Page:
Film Review: Waldo the Dog

Posted on May 25, 2011 by Deaditor No Comments

Waldo The Dog (2010)
Directed By:
Kris Canonizado
Cast: Rook Kelly, Jaquelyn Xavier.
Review By: Annie Riordan

Rape: the most unforgivable crime one person can commit against another. It’s the murder of the human soul, a permanent stain on the psyche, once which forever alters the victim’s ability to trust.

However, Jaquelyn seems to be faring rather well following a vicious rape four years earlier, committed by a cyberstalker against whom she had an ineffective restraining order. Face down in a ditch, sobbing her way through the humiliating ordeal, Jackie somehow manages to carry on with her life.

The same cannot be said for her stalker/rapist. Disgusted and horrified by what he’s done, the already mentally disturbed young man retreats into homelessness and self-degradation, donning a full head dog mask and refusing to speak. He moves into a dank shed and spends his days panhandling and/or recycling plastic bottles for a pittance, which he then squanders on fast food and wrestling lessons at the local gym. His instructors hate him. His co-wrestlers despise him. He’s too weird, too violent, and he never takes off that creepy fucking mask. His search for solace at a local playground proves fruitless as the neighborhood kids rally round and pelt him with whatever comes to hand, leaving him a puddle of pathetically whining weirdo.

Oh, and he’s still stalking Jackie. He’s just more careful about it now; following her home from work at a respectable distance, peering in through her windows at night and beating off as she changes into pajamas. One must question if a stalker/rape victim would really leave her shades open at night following such a trauma, but whatever – it’s a movie, not an episode of Cold Case Files.

Anyway, Stalkerboy’s Dogged (sorry) stalking finally pays off one night when Jaquelyn is set upon by another pervert with ill intentions. He saves her, beats the last speck of shit out of her attacker and returns the fair damsel to her home. Upon waking, she’s understandably upset to find him there and swiftly orders him out. But her conscience gets the best of her and she ends up following him back to his shed. An unlikely friendship blooms and she dubs the mute, nameless, masked boy “Waldo.”

“Waldo” revels in his new friendship, devoting himself to Jaquelyn full-time and secretly hoping against hope that someday he will be able to remove his mask and be forgiven. For Waldo is truly sorry for what he’s done, and his last purpose in life is to right the wrongs he’s committed. But can Jaquelyn forgive him? Or will she reject him utterly when she finds out who he is?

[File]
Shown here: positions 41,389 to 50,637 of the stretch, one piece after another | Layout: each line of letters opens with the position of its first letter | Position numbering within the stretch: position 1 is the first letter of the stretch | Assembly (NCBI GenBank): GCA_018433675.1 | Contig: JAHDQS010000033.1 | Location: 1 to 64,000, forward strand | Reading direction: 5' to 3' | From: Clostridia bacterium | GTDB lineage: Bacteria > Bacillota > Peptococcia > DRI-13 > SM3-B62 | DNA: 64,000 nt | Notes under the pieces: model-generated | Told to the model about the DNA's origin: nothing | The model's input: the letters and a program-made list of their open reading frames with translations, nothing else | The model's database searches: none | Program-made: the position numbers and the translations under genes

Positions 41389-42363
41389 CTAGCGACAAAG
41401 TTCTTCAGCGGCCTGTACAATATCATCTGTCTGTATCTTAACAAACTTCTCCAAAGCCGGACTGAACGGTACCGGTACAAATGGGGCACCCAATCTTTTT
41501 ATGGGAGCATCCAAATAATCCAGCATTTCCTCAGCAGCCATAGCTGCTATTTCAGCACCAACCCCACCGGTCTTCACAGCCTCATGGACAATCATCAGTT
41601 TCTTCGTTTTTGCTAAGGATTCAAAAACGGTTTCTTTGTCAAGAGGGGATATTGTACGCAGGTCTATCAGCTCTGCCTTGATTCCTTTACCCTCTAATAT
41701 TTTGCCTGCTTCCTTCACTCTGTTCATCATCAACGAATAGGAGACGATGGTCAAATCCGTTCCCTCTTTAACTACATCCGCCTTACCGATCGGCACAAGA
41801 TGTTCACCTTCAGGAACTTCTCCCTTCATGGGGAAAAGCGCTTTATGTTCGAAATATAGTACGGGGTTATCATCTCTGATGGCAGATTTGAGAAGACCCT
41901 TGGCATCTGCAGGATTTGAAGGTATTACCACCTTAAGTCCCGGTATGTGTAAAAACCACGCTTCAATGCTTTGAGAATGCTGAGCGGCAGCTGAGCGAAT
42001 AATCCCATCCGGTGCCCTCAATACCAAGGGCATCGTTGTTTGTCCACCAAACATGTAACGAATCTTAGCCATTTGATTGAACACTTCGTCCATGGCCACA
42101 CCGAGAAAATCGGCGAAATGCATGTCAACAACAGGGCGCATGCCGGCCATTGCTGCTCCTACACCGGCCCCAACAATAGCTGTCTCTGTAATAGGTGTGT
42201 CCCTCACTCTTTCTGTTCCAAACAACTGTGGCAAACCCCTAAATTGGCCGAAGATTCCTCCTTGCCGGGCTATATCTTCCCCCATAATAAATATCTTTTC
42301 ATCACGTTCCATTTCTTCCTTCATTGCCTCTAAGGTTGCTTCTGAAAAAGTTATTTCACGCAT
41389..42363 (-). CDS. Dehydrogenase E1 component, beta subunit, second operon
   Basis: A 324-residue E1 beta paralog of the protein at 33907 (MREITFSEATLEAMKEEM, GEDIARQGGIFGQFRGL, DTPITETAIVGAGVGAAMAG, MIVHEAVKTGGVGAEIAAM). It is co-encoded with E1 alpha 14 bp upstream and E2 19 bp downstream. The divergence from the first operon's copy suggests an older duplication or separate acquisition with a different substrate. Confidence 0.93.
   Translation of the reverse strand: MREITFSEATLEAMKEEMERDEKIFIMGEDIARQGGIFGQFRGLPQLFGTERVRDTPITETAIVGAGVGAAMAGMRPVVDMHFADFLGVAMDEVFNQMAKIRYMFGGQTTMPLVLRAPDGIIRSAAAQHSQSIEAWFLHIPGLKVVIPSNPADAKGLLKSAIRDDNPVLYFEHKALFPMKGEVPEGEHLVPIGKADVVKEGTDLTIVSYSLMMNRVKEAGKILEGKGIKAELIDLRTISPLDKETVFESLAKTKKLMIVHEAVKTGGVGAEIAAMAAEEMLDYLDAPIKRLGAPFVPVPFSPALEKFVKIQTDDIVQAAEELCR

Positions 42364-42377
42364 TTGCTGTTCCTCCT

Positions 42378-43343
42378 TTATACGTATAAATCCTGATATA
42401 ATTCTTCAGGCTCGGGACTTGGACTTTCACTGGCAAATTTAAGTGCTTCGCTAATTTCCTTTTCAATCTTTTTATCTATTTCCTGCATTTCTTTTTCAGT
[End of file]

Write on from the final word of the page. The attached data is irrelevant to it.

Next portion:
The realist in me wants to reject the very idea that a girl like Jaquelyn would so easily allow an obviously mentally deranged man into her home and life with no qualms whatsoever, especially one whose face is hidden beneath a pseudo-leather dog mask. But what the hell do I know? I’ve never been raped, and though I’ve had my share of stalkers, it’s never gone that far. Maybe Jaquelyn is Compassion Incarnate. Or maybe this is the fetish mask version of Luke & Laura. Whatever. Long story short, despite my hesitations, I was mostly able to suspend my disbelief for nearly the entire two hours of runtime, ultimately coming to view Waldo The Dog as a Grimm tale, thoroughly modernized, pure in its intentions and every bit as warped as the tales of old were without benefit of a thorough Disneyfied sanitizing.

I was a little irked by the fact that I ended up liking Waldo a lot more than Jackie, but ultimately must give props to the film itself for forcing me to feel that way when every fiber of my being was against it. And goddammit, I cried at the end. Fuck you, film. How dare you make me act like a soggy little emo girl?

This will offend some, possibly bore others and freak the shit out of more than a few, I’m sure. But I’d be lying if I said I didn’t enjoy this film. It’s weird, warped, sick and…oddly, kind of cute. In a gross sorta way. A mix like that makes for cult film status; it’s not for everyone, and thank god for that.

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